Panhandler’s Union Forms In Windsor

In society, rights and duties are an inseparable pair.  When you break the bond, untenable outcomes appear.

On August 20, the National Post ran this story on Page 1, below the fold in an editorial attempt to assign priority.

Windsor’s panhandlers and street performers unionize for ‘rights everyone else has’

Panhandlers face daunting challenges.  Few of us would be able to tolerate the life, even out of desperation.  Others might find it interesting.  Extroverts need people and I suppose you would meet quite a few interesting people in a day.  The reality is that not all those you meet will treat you with respect, nor even civility.

The union idea is the age old way of applying for better treatment.  You can be mean to one person, but not to all of us.  The childhood idea of,  “You fight me, you fight my gang.”  Within limits that can and should work.

It will not work where the claimant wants a preferential treatment.

The ability to participate in a group with common interests and goals is useful to all of us.  The question of whether it makes sense for panhandlers to unionize in the hope of improving their lot is difficult.  In the sense of collective action it may.  In the sense of benefiting all of society, as many early unions did, it is unlikely.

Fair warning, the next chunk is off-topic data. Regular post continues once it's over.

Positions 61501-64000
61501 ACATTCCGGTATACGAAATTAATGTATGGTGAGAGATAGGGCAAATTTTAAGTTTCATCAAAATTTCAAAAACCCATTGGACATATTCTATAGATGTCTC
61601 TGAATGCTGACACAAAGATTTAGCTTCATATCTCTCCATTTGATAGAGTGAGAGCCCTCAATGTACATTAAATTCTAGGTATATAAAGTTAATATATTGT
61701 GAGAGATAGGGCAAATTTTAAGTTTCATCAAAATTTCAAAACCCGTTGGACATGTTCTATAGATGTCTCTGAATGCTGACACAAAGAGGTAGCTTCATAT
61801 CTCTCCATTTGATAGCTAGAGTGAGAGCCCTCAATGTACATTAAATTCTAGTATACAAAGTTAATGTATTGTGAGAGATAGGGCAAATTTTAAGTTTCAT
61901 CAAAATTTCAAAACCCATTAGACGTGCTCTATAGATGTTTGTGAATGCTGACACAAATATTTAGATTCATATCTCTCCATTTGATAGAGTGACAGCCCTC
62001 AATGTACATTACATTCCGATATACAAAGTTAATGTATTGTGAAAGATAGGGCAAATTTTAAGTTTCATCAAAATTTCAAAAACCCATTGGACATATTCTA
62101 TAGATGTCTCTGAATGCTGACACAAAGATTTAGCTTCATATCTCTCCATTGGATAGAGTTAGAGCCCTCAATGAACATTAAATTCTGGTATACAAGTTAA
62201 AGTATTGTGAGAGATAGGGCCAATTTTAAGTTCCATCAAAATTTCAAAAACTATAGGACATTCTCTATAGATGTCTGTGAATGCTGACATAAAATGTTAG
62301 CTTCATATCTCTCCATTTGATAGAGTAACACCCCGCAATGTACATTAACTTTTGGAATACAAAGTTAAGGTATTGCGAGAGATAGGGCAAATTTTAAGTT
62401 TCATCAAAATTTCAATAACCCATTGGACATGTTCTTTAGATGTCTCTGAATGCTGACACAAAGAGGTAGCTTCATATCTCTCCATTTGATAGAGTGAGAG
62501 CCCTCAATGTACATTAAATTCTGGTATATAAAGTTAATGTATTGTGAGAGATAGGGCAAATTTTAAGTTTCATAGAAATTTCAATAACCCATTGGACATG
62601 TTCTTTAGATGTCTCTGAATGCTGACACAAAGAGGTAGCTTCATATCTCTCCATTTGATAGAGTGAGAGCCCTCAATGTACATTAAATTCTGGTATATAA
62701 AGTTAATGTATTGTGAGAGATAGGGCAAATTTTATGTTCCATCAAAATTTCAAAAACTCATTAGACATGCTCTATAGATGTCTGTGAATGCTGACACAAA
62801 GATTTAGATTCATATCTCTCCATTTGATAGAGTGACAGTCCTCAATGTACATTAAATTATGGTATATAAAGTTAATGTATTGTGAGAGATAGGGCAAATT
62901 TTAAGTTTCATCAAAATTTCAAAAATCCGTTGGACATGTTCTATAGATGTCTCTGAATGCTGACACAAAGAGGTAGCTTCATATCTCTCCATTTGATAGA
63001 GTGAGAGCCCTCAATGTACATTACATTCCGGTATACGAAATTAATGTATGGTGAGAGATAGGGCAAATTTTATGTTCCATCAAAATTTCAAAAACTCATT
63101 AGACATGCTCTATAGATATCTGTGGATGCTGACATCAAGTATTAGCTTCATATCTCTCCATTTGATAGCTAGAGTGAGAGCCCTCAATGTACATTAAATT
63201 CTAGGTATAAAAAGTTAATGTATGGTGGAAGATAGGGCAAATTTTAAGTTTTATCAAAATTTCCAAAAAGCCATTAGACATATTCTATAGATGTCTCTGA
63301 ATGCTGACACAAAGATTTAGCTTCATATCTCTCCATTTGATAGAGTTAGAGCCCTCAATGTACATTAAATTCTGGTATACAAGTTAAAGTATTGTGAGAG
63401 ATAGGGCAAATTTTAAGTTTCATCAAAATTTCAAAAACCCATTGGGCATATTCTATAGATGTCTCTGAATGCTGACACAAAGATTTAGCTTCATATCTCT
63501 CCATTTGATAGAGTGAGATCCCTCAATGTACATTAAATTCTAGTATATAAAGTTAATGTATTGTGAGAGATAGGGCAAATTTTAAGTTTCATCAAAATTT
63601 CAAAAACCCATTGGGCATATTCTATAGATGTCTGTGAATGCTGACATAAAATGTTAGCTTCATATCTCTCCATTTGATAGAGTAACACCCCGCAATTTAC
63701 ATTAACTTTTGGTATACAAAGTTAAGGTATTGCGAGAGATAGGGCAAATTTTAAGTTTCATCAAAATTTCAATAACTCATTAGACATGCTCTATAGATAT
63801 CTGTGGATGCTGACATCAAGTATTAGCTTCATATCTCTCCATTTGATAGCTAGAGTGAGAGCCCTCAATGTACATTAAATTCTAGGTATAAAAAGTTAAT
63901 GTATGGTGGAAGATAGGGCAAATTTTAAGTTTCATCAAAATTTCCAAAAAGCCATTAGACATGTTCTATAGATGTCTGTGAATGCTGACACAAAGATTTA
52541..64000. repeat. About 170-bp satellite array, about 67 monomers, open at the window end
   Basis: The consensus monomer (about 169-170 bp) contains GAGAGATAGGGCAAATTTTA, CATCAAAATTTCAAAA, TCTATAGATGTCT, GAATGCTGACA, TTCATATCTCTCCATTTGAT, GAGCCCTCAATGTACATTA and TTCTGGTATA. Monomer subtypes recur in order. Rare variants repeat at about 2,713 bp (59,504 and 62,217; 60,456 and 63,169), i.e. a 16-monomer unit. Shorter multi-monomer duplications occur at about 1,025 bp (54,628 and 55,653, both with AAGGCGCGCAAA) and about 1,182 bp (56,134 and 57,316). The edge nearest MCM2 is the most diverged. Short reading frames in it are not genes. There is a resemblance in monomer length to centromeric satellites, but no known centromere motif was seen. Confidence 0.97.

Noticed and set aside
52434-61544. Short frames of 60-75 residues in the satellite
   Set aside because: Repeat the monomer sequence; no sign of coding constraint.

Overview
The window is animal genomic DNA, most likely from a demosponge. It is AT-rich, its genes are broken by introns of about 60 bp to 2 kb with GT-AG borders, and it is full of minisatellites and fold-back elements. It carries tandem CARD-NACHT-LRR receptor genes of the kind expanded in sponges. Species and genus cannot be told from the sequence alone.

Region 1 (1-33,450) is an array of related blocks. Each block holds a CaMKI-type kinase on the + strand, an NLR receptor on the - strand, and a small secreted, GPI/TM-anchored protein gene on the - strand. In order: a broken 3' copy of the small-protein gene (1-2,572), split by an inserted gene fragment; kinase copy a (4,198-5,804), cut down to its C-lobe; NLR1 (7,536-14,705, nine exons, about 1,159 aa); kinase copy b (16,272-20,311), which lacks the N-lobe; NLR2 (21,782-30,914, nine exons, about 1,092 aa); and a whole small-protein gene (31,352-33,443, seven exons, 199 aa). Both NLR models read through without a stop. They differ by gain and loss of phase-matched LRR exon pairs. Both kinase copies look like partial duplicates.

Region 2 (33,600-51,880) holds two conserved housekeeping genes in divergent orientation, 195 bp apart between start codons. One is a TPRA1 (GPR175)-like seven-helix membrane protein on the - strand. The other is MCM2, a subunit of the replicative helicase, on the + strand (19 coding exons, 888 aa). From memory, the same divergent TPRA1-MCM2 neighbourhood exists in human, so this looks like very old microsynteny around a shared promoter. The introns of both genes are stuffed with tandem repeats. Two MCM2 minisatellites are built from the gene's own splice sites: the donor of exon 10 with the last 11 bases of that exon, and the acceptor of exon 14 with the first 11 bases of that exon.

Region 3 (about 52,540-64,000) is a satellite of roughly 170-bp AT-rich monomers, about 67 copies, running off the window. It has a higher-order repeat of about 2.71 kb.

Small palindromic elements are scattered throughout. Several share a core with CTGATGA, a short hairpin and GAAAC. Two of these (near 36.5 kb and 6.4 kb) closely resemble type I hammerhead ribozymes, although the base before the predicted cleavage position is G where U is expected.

Rights are a difficult subject for many.  I think in simple terms, so if you claim a  right that only others can supply for you, then you have a preference not a right. The rights that I think are truly rights are all negative.  Others may not stop me from doing something.  I can say what I want, believe what I want, own and keep what I want, and to meet with others of my choosing.  The government cannot deny me those rights, but they do not have to make them easier for me either.

If I claim a right to something where others must do something, then I must, in the process, be denying them some right.  In the panhandler case, the right to be left alone, to keep their money, to not block access to the store.

Rights are two-sided.  With each right comes a duty to find the interface between people.  Your right to swing your fist any way you want is not mine to deny, except that your right to do so stops an inch from my body.

Intersecting, conflicting rights are a problem.  Each of us has a duty to find a place where the conflict resolves.  Unions are a way but only if they recognize the rights others hold in the interaction.  Windsor panhandlers automatically have the same rights others have, but seem to want additional treatment that requires society to change its values.

Could happen, but society may not be better for it.

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Don Shaughnessy is a retired partner in an international public accounting firm and is now with The Protectors Group, a large personal insurance, employee benefits and investment agency in Peterborough Ontario.

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